Finding the Words: Where Fact and Fiction Meet

One thing I’ve noticed recently is that I don’t always know what I feel. I may feel it fully, but my throat closes in on itself when I try to name the feeling. This happened to me all the time as a kid. Sometimes–and it can be years after the fact–I’ll be reading something and come across a word describing someone else’s experience, and it’ll hit me like a slap in the face. Oh, that’s the word for it.

I remember reading a book last year in which the author detailed a woman’s response to her husband leaving her for their teenaged babysitter. She felt humiliated. That’s never a word I had used or thought to use to describe myself, but I realized then that’s how I’ve felt so many times. Before, I might have said I was “embarrassed” or “anxious,” but that’s not quite right. Those words lacked, glossing over the full terror of the experience and the deep, abiding shame that lingers long after the original event has faded.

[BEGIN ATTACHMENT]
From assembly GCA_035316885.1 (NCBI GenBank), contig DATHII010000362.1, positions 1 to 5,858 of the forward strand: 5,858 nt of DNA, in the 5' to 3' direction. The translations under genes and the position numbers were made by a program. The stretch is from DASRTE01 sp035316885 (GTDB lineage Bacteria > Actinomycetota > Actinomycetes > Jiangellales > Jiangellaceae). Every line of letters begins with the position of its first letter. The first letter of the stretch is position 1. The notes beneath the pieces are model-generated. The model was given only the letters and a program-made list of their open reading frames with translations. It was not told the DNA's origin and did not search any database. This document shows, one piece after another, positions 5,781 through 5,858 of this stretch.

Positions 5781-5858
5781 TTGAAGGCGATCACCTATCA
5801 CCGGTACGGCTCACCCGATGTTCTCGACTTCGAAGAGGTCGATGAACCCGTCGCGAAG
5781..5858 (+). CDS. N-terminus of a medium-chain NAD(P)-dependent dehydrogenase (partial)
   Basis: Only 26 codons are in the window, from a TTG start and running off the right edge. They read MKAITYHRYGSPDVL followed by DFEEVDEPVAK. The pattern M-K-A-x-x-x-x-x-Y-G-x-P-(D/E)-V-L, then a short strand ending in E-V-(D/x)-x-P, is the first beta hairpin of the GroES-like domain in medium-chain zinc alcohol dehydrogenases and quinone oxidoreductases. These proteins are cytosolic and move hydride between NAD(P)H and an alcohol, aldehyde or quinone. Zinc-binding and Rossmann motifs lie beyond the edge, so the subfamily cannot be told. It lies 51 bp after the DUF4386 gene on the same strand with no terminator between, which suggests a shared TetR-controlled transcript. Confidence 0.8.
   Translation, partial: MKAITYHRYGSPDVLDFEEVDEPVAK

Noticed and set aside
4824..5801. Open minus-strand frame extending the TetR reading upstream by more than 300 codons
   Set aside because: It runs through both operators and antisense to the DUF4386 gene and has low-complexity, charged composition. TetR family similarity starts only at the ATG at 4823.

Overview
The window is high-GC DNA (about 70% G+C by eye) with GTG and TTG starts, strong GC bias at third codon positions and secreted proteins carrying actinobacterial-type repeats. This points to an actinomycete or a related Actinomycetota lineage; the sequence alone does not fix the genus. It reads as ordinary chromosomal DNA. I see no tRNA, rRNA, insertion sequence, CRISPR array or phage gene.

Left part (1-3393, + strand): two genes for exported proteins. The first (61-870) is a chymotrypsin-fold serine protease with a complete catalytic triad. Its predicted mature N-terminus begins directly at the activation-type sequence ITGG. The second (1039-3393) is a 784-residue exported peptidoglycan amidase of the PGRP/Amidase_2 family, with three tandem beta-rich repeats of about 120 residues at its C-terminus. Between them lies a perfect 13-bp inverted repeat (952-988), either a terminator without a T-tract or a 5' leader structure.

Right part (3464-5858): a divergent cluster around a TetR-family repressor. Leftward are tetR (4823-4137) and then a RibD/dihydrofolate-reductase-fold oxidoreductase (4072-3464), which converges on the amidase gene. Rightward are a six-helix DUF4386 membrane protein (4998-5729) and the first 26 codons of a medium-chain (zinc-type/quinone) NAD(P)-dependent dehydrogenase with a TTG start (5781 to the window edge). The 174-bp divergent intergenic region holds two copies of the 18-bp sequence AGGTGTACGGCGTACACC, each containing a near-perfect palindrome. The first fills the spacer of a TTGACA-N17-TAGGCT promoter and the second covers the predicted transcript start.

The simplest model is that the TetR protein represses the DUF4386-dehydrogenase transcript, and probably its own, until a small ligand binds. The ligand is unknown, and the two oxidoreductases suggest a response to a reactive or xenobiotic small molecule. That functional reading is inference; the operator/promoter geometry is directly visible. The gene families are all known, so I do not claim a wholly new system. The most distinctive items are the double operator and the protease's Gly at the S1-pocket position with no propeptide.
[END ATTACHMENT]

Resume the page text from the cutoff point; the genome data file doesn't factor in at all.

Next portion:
As terribly as the feeling is, I’m glad to have that word to hold on to. To give meaning to what might otherwise seem a futile experience in powerlessness. Still, even now, I feel the sting of rebuke: Can I actually talk about this? Can I bear it? Can others? I think maybe that’s why these words, true meaningful words, evaded me for as long as they did. They are almost, it seems, unspeakable when applied to the self and everyday lived experiences, especially the domestic. No one wants to hear about how bad you felt, especially not at the hands of those who were supposed to protect you. Instead, you get over it. Move on. Become resilient. But there’s a fine line between moving on and denial, which only serves to cement the shame in your psyche.